The New Kindergarten Program

In 2016, the Ontario Ministry of Education released a new curriculum for Kindergarten. Although there are many similarities to the Full Day Kindergarten program there are also some differences. Currently, The Kindergarten Program has been designed with principles, expectations for learning and methods of educating young learners that are developmentally appropriate for 4 and 5 year old children.

The primary goals of the Kindergarten program are:
- to establish a strong foundation for learning in the early years;
- to help children make a smooth transition from home, child care, or preschool settings to school settings;
- to allow children to reap the many proven benefits of learning through relationships, and through play and inquiry;
- to set children on a path of lifelong learning and nurture competencies that they will need to thrive in the world of today and tomorrow.

(from The Kindergarten Program, Ministry of Education, 2016)

The Four Frames

The four frames align with the four foundational conditions

needed for children to grow and flourish − Belonging, Well-Being, Expression, and Engagement.

The overall expectations of the Kindergarten program are connected with the four frames.

(from The Kindergarten Program, Ministry of Education, 2016)

Click on the following link to view the Ontario Ministry of Education's Kindergarten Curriculum Documents:

Getting Ready for Kindergarten

Is your child ready for Kindergarten? Use the following table to help you consider your child’s readiness for school.


Area of Development

My Child...

I help by...


Is developing daily living skills, including washroom independence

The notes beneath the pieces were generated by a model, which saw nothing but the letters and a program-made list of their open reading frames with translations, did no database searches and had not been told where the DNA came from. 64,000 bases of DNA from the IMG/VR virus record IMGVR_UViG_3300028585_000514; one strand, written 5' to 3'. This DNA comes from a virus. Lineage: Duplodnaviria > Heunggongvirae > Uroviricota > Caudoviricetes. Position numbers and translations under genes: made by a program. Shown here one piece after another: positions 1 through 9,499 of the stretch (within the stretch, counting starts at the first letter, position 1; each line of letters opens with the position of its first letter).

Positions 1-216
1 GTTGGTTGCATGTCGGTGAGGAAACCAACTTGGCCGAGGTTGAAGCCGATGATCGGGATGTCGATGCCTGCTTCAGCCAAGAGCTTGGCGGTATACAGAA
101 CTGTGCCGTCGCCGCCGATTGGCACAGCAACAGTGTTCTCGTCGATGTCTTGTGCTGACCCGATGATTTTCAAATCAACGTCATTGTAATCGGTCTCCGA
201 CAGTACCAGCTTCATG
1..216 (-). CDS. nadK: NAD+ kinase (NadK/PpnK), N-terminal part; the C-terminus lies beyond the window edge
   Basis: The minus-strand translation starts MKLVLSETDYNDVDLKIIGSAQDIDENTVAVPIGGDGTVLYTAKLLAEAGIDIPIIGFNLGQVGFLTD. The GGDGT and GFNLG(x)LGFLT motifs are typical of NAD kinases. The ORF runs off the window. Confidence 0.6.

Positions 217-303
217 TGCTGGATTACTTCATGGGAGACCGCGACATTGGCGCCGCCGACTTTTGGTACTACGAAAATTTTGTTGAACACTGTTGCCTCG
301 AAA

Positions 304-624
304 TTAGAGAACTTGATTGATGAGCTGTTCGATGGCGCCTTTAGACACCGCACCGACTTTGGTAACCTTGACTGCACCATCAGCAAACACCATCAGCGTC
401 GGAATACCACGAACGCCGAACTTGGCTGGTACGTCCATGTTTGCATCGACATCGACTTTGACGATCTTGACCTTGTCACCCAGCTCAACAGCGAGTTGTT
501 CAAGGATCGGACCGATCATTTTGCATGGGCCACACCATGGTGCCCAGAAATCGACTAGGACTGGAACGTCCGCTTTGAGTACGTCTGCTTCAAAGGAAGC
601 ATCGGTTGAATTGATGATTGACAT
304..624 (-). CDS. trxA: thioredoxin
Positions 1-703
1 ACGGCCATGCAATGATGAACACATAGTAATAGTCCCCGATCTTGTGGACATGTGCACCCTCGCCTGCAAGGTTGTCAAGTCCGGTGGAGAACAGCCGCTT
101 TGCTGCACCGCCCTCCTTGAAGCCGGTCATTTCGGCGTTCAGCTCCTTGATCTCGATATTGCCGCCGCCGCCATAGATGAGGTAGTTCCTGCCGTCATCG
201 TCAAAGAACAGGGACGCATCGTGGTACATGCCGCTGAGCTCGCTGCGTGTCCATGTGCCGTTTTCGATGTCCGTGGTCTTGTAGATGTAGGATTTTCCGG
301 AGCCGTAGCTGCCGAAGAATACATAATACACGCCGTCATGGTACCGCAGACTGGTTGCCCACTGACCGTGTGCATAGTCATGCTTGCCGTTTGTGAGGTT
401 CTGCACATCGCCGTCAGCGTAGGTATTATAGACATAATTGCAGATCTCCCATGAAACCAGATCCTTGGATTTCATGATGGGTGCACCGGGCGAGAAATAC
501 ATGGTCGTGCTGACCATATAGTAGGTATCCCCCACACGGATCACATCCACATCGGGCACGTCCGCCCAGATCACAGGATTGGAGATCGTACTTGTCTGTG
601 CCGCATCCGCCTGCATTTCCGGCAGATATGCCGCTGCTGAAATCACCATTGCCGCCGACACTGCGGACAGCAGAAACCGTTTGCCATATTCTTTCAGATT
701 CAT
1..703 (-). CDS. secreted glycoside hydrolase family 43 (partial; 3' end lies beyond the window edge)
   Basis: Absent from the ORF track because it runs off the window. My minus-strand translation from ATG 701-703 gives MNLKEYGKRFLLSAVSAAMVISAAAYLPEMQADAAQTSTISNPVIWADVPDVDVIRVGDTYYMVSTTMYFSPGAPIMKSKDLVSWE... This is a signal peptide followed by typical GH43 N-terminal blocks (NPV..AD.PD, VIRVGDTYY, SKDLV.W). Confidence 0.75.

Teaching my child to take responsibility for personal hygiene, dressing and tidying up


Is able to cooperate and play with 1-2 children of similar age

Guiding my child through play times (e.g. suggesting ways of sharing toys)


Is developing the ability to cope with small challenges

Supporting him or her in taking small “risks” (e.g. learning to ride a bike)

Communication and General Knowledge

Is able to communicate own needs and understands others

Talking with my child about topics of interest to him/her (e.g. animals, bugs, special events)

Language and Thinking Skills

Has favourite songs, rhymes, books

Enjoys solving riddles and playing games

Singing rhymes, chants and talking about the stories and books we read

Playing games (e.g. “I Spy”)

For more information please check:

Families as Partners

"Parents are the first and most powerful influence on their children’s learning, development, health, and well-being. Parents bring diverse social, cultural, and linguistic perspectives and are their children’s first role models with respect to learning about values, appropriate behaviour, and ethnocultural, spiritual, and personal beliefs and traditions. It is therefore important for schools and parents to work together to ensure that home and school provide a mutually supportive framework for children’s education."

(from The Kindergarten Program, Ministry of Education, 2016, p. 109)

Parent Guides

These parent guides are intended to help you when reading, writing or developing understandings in mathematics with your child.

Reading and Writing with your Child. Kindergarten to Grade 6.

Doing Mathematics with your Child. Kindergarten to Grade 6.

Try This:
Before bedtime, tape the words to the ceiling above your child's bed.
Your child can use a flashlight to identify and read the words.